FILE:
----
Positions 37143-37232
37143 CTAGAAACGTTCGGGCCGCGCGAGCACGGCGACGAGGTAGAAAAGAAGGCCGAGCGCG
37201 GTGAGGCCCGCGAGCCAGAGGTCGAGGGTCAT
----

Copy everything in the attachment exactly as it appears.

Positions 37143-37232
37143 CTAGAAACGTTCGGGCCGCGCGAGCACGGCGACGAGGTAGAAAAGAAGGCCGAGCGCG
37201 GTGAGGCCCGCGAGCCAGAGGTCGAGGGTCAT